A total of 368 artifacts from the ancient city of Sagalassos in southwestern Turkey will be displayed at an Istanbul gallery, organizers said on Tuesday.
Yapi Kredi Cultural Centre will be hosting the exhibition titled Meanwhile in the Mountains: Sagalassos from Nov. 27 to May 28, 2020.
Peter Talloen, deputy director of the excavation works on the site, told Anadolu Agency that the use of original material during the restoration work was what makes Sagalassos unique.
The Sagalassos ancient city in Aglasun district of Burdur province is 1,750 meters above sea level and dates back to 5,000 years.
Because the city was located at a height, a lot of the ancient structure is exactly how it was in the 13th century when it was abandoned, said the professor of Turkey’s Suleyman Demirel University.
Talloen, who began working at the site as a student in 1995, said: “People visiting the site get the real impression of what the ancient urban life, living in a city meant in antiquity.”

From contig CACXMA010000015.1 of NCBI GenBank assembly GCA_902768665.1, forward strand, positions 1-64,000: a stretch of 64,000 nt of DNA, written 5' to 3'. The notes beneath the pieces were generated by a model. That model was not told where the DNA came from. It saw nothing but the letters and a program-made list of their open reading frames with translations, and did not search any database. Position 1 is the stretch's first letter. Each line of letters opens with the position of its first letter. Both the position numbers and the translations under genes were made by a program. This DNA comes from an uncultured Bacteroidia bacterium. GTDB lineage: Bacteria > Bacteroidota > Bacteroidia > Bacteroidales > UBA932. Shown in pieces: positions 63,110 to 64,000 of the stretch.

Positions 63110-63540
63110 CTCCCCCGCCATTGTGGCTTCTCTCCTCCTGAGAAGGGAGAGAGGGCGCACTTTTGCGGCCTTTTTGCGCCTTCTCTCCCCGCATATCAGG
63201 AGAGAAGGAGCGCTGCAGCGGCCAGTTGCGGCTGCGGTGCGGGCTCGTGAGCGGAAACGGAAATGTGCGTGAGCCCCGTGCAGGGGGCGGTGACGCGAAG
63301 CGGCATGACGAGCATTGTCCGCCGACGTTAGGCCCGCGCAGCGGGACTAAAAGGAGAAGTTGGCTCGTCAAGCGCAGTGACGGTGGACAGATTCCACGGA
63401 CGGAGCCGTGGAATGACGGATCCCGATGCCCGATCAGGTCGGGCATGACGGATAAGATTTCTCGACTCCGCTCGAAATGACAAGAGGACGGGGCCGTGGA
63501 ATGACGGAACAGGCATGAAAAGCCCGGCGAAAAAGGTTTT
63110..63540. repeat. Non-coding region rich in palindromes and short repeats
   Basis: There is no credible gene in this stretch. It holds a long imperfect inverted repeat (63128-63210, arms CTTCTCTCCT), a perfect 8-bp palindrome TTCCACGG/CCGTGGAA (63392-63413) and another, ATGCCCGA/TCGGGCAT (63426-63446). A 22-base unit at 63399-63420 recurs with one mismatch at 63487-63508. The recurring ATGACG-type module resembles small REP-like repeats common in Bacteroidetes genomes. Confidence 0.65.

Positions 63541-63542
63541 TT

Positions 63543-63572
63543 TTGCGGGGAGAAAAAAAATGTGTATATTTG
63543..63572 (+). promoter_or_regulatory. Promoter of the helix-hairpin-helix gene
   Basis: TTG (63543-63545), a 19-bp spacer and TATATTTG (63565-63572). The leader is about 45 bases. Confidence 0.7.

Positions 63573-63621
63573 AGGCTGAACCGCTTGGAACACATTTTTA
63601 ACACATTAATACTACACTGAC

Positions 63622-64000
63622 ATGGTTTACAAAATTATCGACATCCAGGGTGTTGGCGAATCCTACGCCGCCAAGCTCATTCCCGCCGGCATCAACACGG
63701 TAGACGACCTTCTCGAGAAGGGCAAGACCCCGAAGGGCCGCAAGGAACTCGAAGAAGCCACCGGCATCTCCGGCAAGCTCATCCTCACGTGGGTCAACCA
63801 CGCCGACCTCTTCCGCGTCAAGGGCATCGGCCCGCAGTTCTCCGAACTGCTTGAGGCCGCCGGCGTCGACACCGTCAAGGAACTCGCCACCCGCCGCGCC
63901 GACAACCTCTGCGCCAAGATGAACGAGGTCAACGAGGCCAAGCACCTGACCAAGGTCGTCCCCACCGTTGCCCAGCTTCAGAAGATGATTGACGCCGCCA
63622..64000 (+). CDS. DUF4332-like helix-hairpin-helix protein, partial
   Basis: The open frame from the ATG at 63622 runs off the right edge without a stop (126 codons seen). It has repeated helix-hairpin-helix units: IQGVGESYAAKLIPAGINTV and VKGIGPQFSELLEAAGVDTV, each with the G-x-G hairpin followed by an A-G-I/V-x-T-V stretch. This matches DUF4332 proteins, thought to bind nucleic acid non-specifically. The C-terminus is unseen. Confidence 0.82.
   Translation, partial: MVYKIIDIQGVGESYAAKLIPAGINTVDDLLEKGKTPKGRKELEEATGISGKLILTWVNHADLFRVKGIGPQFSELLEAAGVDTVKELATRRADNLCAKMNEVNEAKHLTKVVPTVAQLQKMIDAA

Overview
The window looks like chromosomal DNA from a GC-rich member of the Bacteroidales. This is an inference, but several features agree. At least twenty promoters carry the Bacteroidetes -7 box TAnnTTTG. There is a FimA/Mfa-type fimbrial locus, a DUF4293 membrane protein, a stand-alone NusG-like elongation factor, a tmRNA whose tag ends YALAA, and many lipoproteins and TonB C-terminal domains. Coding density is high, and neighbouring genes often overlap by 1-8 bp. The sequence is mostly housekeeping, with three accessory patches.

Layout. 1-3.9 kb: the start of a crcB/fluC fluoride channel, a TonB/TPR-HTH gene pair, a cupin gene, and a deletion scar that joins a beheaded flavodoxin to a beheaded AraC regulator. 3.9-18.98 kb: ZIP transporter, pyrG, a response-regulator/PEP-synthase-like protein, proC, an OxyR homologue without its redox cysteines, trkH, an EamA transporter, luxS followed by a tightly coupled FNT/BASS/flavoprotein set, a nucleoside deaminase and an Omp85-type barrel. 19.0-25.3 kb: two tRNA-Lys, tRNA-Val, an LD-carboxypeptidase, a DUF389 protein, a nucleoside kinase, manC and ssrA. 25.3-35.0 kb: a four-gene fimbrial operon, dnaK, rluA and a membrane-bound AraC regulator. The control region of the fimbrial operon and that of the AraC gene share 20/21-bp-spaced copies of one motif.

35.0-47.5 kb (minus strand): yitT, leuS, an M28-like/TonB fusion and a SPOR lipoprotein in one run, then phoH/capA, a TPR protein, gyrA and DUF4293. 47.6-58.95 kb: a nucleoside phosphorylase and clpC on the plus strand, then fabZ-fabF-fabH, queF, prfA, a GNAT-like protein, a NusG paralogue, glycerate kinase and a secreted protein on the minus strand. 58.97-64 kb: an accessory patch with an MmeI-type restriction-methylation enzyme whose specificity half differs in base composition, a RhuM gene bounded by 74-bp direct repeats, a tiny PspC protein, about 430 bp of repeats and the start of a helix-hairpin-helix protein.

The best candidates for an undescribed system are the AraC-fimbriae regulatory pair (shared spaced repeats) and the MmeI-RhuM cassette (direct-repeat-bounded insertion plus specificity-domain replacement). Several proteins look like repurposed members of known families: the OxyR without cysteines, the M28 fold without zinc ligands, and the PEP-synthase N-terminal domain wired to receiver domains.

He said the site is very close to its original state.
“This place was really abandoned, the population moved down to the valley and they didn’t take any ancient stone or any object from the ancient city, everything was left as it was.”
As part of the exhibition, visitors will see a variety of objects including mammoth bones from the Burdur region and the massive statues of Roman emperors Marcus Aurelius and Hadrian.
The archeological site, which was included in the Tentative List of UNESCO’s World Heritage Sites, offers the best samples of Roman-era architecture.
Modern Turkey contains the remains of numerous ancient civilizations, including Hittite, Greek, Phrygian and Roman.